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FQXi Administrator Zeeya Merali wrote on Mar. 8, 2014 @ 18:28 GMT
Anthony Aguirre
We recently ran an article (courtesy of Nautilus Magazine) in which physicist Paul Davies ran through some open questions about the nature of time.

I want to alert you to another discussion currently taking place on the Big Questions Online site based on a terrific essay by none other than FQXi's own supremo Anthony Aguirre asking, "What Does Our Understanding of Time Suggest About the Nature of Reality?"

Anthony close his essay with a terrific set of questions, which I am just cutting and pasting here:

1. If the speed of light were much slower, so we could really experience the subjectivity of simultaneity implied by Relativity, how to you think it would change our experience of time, space, and the world?

2. If you truly believed that the past, future, and present all exist in just the same way, as in the Unitary Block view, would it change your attitude toward life -- or death, or decisions?

3. If there are aspects of the world that are unpredictable in principle, is there still a sense in which we can say that they are determined?  Or do those two ideas go hand-in-hand?

4. I've suggested that part of the controversy over how to think about quantum mechanics is a controversy over whether the classical, macroscopic world emerges from the quantum world, or whether the quantum world is a particular, stripped-down limit of an essentially classical world.  How do you see it? What theoretical or experimental findings might lead you to accept one view as more viable than the other?

Please do visit BQO to take part in this discussion and more.

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Pentcho Valev wrote on Mar. 9, 2014 @ 07:50 GMT
"Please do visit BQO to take part in this discussion and more."

I did but unfortunately Anthony Aguirre believes so strongly in Divine Albert's Divine Theory that he sees no difference between various critics. He combines them to form a homogeneous group and then rejects the group as a whole.

Pentcho Valev

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John Brodix Merryman replied on Mar. 9, 2014 @ 16:19 GMT
I did post this last night, but it hasn't made it through the moderators yet;

Anthony,

The point I keep raising about the issue of time is that we experience it as a sequence of events and so think of it as this point of the present moving along a narrative vector from past to future, but the actual physical process is the changing configuration of what exists is constantly creating...

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Georgina Woodward replied on Mar. 13, 2014 @ 21:57 GMT
The comments on the BQO essay are now closed so I could not post my thoughts on the questions there.

1. If the speed of light was much slower it would be more obvious that personal experience of the 'outside world' is fabricated when data is received and processed, not when it is produced. Like when observing a thunderstorm, a distant observer knows that the experienced delay between sight and sound is due to the different transmission times, for light and sound, from source of the sensory data to receiver. The seeming simultaneity of events experienced by the observer are due to sensory data being processed together into an output reality fabrication which has temporal distortion built into it.We are always looking at an amalgamated image of past events which forms our experienced present, not the past as it objectively was, or what is or will be.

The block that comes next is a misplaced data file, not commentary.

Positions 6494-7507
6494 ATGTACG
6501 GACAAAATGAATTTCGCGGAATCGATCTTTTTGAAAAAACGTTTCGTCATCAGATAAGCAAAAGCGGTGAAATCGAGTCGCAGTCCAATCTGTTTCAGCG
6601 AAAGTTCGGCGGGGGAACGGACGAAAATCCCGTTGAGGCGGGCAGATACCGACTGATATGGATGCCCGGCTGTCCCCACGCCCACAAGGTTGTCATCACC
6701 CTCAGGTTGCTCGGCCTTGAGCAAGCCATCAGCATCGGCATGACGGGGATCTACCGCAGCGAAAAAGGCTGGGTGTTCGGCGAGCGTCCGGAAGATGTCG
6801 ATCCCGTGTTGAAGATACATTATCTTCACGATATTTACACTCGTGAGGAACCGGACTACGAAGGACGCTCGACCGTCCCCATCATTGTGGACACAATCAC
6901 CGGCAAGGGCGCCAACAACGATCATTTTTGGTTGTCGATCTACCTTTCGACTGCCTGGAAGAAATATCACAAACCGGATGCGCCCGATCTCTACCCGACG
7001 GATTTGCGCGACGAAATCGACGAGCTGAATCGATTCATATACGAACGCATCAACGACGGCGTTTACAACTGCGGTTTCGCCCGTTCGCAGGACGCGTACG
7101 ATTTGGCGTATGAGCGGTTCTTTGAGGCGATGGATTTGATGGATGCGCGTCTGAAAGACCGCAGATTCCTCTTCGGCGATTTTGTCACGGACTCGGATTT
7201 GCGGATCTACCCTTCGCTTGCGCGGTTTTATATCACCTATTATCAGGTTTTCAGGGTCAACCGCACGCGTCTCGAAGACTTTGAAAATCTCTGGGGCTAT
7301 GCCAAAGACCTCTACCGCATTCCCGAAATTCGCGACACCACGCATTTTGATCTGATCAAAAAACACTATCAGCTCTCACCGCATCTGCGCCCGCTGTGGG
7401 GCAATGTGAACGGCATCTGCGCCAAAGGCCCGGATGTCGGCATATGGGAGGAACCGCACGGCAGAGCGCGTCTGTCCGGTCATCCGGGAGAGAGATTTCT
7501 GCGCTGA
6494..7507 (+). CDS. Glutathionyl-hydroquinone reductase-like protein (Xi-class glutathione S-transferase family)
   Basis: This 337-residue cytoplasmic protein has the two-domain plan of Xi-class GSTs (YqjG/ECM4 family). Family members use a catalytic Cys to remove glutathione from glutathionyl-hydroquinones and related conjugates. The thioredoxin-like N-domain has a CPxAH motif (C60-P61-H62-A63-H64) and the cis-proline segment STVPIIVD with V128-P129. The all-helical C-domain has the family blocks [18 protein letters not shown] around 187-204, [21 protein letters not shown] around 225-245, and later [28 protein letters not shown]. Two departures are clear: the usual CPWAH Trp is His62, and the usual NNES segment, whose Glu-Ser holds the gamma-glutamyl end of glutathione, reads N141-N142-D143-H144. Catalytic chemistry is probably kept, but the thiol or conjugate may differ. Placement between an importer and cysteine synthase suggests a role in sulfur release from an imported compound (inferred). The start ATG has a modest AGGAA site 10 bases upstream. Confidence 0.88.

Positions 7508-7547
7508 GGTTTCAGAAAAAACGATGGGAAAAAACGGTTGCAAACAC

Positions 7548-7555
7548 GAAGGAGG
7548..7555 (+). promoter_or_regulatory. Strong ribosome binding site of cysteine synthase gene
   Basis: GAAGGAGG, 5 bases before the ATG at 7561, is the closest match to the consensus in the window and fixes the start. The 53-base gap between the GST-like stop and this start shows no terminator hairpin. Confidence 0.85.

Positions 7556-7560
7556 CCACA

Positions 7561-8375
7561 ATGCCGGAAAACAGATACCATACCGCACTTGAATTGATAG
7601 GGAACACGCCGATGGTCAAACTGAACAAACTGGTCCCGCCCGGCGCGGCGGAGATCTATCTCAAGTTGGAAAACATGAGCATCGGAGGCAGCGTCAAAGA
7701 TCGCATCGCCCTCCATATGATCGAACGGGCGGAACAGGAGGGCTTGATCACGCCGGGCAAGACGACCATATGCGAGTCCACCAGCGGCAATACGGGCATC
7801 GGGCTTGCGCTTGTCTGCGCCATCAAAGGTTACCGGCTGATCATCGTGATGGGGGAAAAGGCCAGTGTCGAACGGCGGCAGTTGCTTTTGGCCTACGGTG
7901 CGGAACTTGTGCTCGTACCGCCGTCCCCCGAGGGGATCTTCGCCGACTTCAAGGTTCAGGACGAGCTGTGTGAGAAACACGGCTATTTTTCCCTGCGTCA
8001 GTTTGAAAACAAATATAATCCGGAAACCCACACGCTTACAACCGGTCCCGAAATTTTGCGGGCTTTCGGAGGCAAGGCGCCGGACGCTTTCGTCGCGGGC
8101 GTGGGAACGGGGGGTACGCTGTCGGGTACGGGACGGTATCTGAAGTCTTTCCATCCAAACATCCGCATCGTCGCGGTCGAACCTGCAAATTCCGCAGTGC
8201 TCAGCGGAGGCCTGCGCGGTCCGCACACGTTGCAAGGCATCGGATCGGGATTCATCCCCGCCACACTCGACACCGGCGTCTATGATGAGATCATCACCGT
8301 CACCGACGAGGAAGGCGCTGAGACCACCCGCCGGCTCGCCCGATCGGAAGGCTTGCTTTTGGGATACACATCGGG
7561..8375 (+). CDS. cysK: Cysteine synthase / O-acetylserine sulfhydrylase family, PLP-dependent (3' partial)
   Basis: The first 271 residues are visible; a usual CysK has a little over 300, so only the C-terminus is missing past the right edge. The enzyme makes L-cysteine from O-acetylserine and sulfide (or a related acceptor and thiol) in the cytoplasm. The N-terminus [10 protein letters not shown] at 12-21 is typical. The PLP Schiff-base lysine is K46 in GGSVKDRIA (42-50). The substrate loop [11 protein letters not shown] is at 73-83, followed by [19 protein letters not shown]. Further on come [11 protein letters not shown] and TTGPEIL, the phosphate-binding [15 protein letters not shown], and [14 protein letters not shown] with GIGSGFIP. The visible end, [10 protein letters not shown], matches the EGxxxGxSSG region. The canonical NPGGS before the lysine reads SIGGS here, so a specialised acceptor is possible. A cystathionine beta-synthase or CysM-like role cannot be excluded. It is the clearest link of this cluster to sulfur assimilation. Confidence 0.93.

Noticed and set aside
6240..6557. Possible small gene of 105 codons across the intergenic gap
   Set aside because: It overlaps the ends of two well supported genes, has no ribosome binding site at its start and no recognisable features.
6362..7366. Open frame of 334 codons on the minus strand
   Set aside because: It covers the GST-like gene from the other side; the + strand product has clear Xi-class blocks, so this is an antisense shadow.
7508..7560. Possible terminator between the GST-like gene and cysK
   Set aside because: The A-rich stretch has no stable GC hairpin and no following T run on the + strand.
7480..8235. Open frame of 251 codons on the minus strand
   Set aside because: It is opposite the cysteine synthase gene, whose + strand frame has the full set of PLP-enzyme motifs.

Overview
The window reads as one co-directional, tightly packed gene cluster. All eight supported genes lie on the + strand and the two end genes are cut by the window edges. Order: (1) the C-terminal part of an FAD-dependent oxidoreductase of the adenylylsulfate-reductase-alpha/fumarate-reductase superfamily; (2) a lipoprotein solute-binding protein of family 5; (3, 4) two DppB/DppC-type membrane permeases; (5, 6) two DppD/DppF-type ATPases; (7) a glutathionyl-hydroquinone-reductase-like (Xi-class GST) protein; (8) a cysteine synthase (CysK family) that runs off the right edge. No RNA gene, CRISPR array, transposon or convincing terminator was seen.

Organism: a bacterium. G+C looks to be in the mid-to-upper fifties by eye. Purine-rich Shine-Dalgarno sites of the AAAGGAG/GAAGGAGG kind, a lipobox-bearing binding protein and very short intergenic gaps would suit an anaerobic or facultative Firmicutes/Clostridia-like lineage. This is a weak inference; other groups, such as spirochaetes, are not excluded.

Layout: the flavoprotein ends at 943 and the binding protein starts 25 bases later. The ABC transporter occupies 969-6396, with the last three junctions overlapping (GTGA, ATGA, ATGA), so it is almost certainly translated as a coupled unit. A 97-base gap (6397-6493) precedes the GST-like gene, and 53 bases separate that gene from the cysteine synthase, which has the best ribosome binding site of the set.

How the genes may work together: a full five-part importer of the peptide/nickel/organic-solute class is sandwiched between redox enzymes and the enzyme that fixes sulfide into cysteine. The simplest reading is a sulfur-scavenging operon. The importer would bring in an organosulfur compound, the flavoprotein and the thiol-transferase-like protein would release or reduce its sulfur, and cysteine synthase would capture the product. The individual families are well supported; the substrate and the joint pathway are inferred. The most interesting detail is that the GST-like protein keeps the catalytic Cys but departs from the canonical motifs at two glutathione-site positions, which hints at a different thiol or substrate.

If the speed of light was really slow it would make crossing the road dangerous because there is a bigger discrepancy between where material objects are and where they are seen to be. Though sharing the same name, the fabricated image of an object is not the same as a material object existing independently of observation. An experiment could be conducted where observers are made to wear goggles into which are fed delayed images of what they are looking at. They are then asked to navigate in their environment which includes a number of obstacles that move.I think they will be more accident prone, than a control group receiving only naturally delayed information, at least prior to adjustment of behaviour to take account of the greater information delay.

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Georgina Woodward replied on Mar. 13, 2014 @ 22:35 GMT
2.IF I truly believed in block time I would have no responsibility for my actions because what I do and the outcome has already been written in the make up of the universe. My freewill to affect outcomes and create my future would be an illusion.

Believing in block time I would also know that the material past ( not just em images) continues to exist after the experience of events passing. Pain, suffering and terror are without end in that case. That makes the universe not just terrible for including those events but also unmerciful for not erasing them. In that case I would have to hate rather than love the universe.

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Eckard Blumschein wrote on Mar. 10, 2014 @ 05:21 GMT
Is it possible to check Aguirre's essay for something of relevance without taking part in BQO? Looking for serious rather than "Big" questions, I feel deterred by some suggested for discussion topics that were not hidden to me behind gray.

Let me try and briefly answer Aguirre's four questions:

1. Perception does not matter. To me, subjectivity and "experience of time and space" are naive perspectives outside rational thinking. To me, trust in reality is the trust in a logically consistent view on something objective, in other words the denial of anything Big, deep, mysterious, or supra-natural. I beg your pardon for considering SR an inappropriate perspective.